4 Types of Insurance Your College Bound Teen Needs

What types of insurance does your 18 year old need as he or she heads off to the land of fraternity parties, political activist professors, all-night exam cram sessions, sweating over final exams?

denny chimes As our society and government stretches childhood from 18 years old to the mid-twenties, parents have to make certain important financial bases are covered for their kids and nothing ranks higher than insurance.

1. Car Insurance

It’s isn’t a matter of IF, it’s a matter of WHEN. Car insurance is cheap when compared to a $3,992 bill to fix a beautiful ten year old Nissan Pathfinder that “accidentally bumped” into a solid brick mailbox.

Not only are teens involved in more fatal car accidents, but involved in more accidents altogether. According to Census Bureau statistics, drivers under the age of 22 accounted for 29.4% of all car accidents despite being only 13.4% of the driving population. Based on crashes of all severities, the crash rate per mile driven for teens is four times the risk for drivers 20 and older.

Make sure your college bound teen has adequate car insurance and the proper insurance cards in the glove box at all times.

Sources for car insurance:

2. Health Insurance

While college students are now allowed to stay on their parent’s health insurance program, in a few years children adults up to age 26 will be allowed to stay on their parent’s health plan. For those students who’s parents have no health insurance, many colleges will automatically enroll students in the college’s health insurance program. Way back when I was in college, the university’s student health center was a good one.

Sources for health insurance:

3. Renters Insurance

No matter which of the three major housing options you and your student choose (campus dorm, off campus apartment, house or condo), your student needs to have renters insurance on his or her belongings to cover fire, water damage, or theft. You may be able to add their belongings to your own homeowners insurance policy should they elect the dormitory option but make certain you  list expensive items on a separate schedule and insure them appropriately. Those items could include jewelry, expensive cameras, computer equipment, or a fancy bicycle.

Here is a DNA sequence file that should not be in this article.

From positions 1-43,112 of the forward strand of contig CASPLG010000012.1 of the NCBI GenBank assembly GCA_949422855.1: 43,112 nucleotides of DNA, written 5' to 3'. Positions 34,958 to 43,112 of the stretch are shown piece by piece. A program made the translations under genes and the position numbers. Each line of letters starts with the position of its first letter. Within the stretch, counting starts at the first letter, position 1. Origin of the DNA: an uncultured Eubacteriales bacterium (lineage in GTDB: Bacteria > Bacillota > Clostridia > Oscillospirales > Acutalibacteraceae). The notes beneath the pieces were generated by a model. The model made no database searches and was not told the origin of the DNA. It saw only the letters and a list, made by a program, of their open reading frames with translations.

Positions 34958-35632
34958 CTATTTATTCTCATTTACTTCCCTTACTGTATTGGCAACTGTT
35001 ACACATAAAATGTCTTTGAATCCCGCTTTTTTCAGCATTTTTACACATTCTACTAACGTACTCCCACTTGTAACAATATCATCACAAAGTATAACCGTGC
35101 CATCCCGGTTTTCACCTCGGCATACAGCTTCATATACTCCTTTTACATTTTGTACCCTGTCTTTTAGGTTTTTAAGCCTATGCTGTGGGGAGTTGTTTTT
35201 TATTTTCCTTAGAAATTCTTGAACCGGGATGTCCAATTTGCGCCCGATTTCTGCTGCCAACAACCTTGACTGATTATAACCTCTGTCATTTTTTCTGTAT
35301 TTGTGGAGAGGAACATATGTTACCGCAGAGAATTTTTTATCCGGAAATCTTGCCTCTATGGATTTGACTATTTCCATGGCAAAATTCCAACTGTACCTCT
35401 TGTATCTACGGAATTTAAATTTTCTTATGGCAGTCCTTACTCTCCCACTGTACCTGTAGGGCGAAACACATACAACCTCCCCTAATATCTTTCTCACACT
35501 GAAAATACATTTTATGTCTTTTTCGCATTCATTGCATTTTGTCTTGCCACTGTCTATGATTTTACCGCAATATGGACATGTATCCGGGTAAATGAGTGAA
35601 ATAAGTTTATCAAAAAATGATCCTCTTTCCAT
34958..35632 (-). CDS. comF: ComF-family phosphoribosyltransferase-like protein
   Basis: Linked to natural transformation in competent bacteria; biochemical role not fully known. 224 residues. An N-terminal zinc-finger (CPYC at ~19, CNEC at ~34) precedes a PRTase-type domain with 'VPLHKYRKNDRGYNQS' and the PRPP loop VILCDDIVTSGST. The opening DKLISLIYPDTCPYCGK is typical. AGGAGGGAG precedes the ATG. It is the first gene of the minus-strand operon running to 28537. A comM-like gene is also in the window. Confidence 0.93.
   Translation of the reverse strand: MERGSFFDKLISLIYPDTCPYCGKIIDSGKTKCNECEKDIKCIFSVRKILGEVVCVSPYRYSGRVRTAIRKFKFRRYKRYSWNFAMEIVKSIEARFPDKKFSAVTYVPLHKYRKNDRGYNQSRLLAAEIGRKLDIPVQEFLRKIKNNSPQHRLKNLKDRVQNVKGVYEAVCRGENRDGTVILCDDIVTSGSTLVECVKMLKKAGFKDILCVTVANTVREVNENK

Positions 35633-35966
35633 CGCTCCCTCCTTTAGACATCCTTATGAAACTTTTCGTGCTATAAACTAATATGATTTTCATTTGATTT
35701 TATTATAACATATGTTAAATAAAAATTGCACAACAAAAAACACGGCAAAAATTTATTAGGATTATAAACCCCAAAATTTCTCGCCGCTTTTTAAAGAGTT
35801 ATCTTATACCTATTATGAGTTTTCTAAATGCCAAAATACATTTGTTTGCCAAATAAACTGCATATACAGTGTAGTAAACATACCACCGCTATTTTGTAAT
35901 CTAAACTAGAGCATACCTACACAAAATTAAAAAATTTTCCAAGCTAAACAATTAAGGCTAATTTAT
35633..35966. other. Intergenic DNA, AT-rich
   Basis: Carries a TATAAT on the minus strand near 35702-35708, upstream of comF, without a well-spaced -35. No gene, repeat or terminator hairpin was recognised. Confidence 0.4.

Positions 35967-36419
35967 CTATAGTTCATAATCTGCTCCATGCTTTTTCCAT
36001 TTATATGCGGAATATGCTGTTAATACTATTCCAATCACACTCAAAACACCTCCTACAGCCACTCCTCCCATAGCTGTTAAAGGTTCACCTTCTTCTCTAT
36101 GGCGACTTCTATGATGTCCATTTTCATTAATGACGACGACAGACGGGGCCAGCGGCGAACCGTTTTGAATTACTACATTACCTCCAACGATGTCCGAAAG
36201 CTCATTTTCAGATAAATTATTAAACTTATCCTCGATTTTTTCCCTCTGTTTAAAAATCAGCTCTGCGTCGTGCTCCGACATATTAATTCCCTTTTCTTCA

Should you house your teenage student in a house or condo, you’ll obviously need insurance for that structure, but also be certain to include insurance to cover injured persons and possibly “loss of use” should you have to file a claim.

Sources for renter’s insurance:

4. Life Insurance

Most personal finance blogs, “experts,” and counselors don’t recommend life insurance on a college bound student, but they haven’t experienced the loss of a 21 year old and the ensuing financial disaster from even the simplest of circumstances following a students untimely death. They mistakenly believe that if no one is dependent on the student’s income, no life insurance is needed. But you’re insuring far more than just income.

Funerals aren’t cheap (the average one costs over $7,000), and final expenses can easily mount up quickly. Chances are very good that a parent will have to take some time off from work and there may also be the need for counseling following such a tragic event. If the student was in debt, there will be people calling your home wanting to talk to the deceased about repayment, then demanding death certificates and wanting to know how to file a claim against the estate. Are you prepared for that?

I’ve seen 10 year level term policies on non-smoking 18 year old males as low as $7.18 per month for a $100,000 death benefit and while no one wishes to make money from a child’s death, those funds will certainly help settle any final expenses and clean things up a bit for the parents. For the price of a sandwich each month, that’s a lot of peace of mind.

What happens if you don’t use the insurance? You can transfer ownership over to the student without him or her having to prove insurability (in most cases) and let them maintain their own life insurance once they graduate. For me, it just makes good sense and that’s why I’ve had life insurance on ALL my three children since they were 2 months old. If after settling your students final affairs there is a large sum remaining, you can always donate it to their favorite cause or hold it to help fund another child’s education as a memorial to their older sibling.

Sources for life insurance:

Finally, involve your student in the decisions regarding insurance. At some point in their future, they will have to make these decisions on their own and possibly for their own children. Preparing them now is just responsible parenting.

Photo by mosesxan

About the author

Ron Haynes has written 1091 articles on The Wisdom Journal.

Ron is the founder and editor of The Wisdom Journal. He has worked in banking, distribution, retail, and upper management for companies ranging in size from small startups to multi-billion dollar corporations. He graduated Suma Cum Laude from a top MBA program and currently is a partner in a national building materials company.

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